Age check: if the article title made you think of the Sony Minidisc, you're probably older than most of OCN.
Slanted exterior edges on tiny magnetic disks could lead to a breakthrough in data processing. Materials researchers of the Helmholtz-Zentrum Dresden-Rossendorf, Germany, were able to create magnetic vortices with a diameter of only one third of a thousandth of a millimeter - structures which were impossible in the past. They could help to store larger amounts of data on increasingly smaller surfaces with as little energy as possible.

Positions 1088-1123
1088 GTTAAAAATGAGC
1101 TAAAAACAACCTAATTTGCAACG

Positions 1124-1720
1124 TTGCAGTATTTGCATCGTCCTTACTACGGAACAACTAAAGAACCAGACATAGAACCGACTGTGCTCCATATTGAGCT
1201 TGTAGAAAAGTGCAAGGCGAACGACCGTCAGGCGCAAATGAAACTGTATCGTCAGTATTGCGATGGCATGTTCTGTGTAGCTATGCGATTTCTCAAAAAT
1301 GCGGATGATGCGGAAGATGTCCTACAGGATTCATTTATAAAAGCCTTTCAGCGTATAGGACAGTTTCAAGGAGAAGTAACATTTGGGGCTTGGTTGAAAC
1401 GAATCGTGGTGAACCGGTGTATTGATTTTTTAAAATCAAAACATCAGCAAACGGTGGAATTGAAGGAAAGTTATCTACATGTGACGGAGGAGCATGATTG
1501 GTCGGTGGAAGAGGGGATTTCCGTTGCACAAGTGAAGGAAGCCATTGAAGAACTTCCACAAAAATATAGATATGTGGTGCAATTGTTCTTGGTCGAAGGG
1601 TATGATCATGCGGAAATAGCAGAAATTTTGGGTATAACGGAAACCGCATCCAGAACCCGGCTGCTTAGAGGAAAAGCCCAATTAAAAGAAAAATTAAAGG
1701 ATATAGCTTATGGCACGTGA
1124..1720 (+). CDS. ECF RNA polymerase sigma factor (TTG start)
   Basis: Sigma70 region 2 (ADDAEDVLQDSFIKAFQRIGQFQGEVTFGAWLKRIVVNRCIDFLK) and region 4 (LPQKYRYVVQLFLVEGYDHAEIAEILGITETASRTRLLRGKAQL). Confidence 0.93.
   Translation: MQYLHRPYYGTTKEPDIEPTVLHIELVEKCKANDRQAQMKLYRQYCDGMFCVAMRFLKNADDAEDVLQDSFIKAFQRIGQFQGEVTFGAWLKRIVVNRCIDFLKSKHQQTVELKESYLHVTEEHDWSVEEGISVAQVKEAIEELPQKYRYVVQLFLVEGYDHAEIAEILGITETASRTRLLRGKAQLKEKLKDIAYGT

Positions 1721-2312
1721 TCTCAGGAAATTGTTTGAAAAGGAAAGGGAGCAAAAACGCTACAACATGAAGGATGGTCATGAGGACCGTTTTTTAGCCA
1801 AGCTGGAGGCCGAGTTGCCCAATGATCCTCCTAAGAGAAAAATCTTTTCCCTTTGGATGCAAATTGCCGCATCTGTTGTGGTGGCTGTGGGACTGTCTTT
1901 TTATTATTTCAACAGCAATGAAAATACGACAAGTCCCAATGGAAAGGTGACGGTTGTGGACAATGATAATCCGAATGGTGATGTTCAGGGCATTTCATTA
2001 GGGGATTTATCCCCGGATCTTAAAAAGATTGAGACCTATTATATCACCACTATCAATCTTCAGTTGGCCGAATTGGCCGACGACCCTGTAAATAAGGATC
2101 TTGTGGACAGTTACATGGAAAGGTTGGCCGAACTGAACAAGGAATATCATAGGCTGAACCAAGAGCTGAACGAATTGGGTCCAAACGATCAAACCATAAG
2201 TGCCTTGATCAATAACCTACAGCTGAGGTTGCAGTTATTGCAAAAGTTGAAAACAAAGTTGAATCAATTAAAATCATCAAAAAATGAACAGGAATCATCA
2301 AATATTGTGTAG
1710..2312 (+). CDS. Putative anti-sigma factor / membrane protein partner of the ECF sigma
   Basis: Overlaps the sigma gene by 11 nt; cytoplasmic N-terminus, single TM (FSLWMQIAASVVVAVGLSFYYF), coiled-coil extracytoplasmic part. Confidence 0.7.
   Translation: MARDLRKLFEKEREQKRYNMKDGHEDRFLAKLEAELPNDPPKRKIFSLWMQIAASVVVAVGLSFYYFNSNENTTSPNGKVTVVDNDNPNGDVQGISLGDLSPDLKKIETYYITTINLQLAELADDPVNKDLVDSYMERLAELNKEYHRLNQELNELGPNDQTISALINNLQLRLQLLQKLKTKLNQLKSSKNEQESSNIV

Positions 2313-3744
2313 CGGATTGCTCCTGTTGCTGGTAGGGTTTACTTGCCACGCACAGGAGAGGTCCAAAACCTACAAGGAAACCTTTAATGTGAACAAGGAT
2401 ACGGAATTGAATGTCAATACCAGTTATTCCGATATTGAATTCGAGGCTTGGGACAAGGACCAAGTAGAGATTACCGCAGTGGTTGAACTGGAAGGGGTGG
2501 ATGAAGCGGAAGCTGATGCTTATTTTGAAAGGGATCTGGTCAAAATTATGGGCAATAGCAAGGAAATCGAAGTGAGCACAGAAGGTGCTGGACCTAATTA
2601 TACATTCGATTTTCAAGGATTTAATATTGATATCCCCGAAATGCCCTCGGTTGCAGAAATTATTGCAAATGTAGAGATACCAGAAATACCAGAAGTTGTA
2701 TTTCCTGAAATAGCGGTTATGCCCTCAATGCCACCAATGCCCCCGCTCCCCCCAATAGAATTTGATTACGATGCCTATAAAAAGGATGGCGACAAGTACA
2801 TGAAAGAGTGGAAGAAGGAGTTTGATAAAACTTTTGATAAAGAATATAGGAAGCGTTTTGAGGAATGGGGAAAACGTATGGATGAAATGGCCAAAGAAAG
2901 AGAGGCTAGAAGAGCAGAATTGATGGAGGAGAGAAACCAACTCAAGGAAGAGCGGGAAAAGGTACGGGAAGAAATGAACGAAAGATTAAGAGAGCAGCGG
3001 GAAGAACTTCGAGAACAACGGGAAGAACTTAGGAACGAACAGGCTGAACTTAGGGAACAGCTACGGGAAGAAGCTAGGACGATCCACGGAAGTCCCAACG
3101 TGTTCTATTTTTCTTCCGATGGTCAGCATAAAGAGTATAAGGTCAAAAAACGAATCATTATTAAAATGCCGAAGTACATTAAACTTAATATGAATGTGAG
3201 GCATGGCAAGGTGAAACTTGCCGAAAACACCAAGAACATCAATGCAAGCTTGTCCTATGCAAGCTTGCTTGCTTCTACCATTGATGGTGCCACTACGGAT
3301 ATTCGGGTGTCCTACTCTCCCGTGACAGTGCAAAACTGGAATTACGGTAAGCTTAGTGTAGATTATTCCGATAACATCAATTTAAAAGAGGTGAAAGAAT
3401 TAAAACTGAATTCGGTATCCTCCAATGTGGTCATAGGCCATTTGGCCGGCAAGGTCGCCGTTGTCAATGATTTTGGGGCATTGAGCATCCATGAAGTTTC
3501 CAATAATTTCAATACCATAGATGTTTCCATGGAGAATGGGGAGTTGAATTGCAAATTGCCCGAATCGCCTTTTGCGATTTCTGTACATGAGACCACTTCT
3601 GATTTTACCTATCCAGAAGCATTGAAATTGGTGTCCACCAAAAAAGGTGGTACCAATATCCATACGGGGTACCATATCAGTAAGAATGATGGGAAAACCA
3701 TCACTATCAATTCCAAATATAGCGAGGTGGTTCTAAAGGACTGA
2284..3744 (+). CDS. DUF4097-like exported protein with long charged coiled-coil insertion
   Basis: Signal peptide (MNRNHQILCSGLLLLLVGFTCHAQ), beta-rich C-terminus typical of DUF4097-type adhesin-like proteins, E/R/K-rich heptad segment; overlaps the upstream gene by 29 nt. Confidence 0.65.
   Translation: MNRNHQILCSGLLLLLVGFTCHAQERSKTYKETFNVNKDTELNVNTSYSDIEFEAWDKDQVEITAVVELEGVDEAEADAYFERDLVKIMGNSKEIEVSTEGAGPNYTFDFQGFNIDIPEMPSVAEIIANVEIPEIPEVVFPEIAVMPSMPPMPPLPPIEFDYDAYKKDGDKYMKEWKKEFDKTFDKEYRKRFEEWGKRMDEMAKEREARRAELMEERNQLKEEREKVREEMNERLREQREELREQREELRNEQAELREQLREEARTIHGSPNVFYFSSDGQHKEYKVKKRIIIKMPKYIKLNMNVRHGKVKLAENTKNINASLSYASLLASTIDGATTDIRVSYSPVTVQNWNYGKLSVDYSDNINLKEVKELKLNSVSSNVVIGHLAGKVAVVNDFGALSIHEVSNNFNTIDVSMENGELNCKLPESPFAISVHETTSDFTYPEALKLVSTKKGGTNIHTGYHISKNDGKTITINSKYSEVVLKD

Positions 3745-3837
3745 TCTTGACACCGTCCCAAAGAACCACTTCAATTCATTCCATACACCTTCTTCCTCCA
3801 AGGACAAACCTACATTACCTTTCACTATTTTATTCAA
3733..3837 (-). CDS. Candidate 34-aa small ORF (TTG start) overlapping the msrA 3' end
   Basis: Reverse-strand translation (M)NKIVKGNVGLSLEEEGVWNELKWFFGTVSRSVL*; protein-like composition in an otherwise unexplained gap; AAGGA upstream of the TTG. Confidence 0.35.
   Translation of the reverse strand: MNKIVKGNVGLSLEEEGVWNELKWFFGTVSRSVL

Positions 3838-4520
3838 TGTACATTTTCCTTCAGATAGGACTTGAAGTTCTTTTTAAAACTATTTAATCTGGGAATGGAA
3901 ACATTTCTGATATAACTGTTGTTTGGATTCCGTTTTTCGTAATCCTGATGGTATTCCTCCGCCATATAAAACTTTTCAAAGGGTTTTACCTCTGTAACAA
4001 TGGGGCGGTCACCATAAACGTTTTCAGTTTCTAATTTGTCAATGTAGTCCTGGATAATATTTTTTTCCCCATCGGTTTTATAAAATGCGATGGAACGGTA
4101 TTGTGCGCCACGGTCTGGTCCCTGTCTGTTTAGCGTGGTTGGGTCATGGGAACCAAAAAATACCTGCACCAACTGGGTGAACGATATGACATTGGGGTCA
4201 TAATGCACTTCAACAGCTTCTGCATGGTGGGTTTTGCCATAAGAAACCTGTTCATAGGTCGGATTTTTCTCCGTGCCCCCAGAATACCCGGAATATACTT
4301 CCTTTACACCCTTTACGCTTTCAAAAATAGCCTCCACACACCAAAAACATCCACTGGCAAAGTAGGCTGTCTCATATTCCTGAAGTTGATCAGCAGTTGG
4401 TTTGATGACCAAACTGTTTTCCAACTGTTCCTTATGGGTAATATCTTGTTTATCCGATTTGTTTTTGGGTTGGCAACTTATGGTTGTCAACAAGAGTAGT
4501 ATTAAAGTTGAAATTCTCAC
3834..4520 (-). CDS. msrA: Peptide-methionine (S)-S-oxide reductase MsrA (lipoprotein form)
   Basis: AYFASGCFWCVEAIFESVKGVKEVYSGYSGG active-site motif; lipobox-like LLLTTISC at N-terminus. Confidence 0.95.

Tiny magnets organize themselves in vortices in the researchers' mini disks. The individual magnets can twist either in a clockwise or a counterclockwise direction in the disk. These two different states can be used in data processing just like switching the electricity "on" and "off" in conventional computers. In contrast to conventional memory storage systems, these magnetic vortices can be switched by the electrons' intrinsic spin and with far less power consumption.